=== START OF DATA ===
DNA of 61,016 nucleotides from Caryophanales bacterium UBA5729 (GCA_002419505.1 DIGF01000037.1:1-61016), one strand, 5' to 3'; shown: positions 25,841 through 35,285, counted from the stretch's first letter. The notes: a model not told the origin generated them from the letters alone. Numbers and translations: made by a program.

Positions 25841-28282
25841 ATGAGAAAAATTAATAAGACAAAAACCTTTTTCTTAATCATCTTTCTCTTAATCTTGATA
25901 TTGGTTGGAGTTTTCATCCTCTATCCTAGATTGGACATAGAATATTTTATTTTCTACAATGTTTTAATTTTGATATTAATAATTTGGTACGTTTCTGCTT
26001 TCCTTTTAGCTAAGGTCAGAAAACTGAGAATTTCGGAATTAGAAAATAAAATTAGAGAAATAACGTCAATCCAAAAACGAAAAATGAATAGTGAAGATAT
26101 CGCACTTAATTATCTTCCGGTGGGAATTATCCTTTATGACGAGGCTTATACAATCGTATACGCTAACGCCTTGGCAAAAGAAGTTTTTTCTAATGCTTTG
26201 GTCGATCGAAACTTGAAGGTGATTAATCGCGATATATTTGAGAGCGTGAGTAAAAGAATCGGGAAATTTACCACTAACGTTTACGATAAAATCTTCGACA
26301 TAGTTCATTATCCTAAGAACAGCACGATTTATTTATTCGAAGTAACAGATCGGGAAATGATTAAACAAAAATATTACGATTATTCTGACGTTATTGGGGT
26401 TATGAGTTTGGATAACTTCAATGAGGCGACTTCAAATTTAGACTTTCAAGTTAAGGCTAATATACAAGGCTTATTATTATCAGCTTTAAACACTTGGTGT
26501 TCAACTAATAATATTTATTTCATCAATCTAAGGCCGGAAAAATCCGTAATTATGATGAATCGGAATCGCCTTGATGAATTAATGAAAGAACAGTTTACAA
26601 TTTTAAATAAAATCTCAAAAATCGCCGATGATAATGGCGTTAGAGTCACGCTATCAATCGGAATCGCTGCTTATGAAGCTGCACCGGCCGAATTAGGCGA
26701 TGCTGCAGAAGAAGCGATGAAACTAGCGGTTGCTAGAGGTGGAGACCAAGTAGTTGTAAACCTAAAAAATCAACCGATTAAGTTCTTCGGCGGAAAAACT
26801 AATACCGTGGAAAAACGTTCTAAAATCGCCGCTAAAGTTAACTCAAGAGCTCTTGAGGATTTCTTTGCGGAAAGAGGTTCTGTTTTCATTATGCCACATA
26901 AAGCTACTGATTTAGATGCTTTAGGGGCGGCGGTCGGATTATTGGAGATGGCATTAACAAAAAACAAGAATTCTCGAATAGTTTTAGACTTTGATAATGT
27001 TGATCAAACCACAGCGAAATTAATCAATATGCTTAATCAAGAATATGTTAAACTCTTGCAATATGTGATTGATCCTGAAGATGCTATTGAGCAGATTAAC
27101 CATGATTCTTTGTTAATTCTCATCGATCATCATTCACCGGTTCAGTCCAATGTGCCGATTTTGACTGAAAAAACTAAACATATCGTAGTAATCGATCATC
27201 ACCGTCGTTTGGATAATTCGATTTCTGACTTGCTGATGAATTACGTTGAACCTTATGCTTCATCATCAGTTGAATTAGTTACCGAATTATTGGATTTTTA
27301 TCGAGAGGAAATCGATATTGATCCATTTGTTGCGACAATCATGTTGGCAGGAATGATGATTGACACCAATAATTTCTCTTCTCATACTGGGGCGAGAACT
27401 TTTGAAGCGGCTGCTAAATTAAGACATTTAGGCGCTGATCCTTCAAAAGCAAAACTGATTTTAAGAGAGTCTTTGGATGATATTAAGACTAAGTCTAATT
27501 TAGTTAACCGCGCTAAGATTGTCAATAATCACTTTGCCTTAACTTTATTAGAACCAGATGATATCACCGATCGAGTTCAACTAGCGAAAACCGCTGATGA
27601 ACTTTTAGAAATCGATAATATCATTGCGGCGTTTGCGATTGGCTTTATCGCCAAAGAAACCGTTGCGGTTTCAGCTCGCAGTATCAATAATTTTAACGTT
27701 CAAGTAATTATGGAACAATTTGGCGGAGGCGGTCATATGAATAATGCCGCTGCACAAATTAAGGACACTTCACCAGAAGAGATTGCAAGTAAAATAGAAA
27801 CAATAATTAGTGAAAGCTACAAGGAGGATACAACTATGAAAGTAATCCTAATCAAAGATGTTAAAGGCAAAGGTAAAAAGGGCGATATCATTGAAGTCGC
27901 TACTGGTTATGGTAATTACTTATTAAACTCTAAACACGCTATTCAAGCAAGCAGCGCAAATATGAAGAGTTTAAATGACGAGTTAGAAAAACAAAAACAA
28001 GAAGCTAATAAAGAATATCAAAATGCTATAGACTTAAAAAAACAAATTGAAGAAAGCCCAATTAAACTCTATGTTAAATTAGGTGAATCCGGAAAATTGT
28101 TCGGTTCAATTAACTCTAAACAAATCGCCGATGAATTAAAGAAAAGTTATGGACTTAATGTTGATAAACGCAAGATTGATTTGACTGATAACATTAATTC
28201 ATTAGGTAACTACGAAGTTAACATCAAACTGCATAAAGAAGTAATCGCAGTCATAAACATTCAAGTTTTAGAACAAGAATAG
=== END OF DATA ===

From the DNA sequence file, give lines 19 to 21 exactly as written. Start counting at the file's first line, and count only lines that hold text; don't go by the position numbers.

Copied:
27401 TTTGAAGCGGCTGCTAAATTAAGACATTTAGGCGCTGATCCTTCAAAAGCAAAACTGATTTTAAGAGAGTCTTTGGATGATATTAAGACTAAGTCTAATT
27501 TAGTTAACCGCGCTAAGATTGTCAATAATCACTTTGCCTTAACTTTATTAGAACCAGATGATATCACCGATCGAGTTCAACTAGCGAAAACCGCTGATGA
27601 ACTTTTAGAAATCGATAATATCATTGCGGCGTTTGCGATTGGCTTTATCGCCAAAGAAACCGTTGCGGTTTCAGCTCGCAGTATCAATAATTTTAACGTT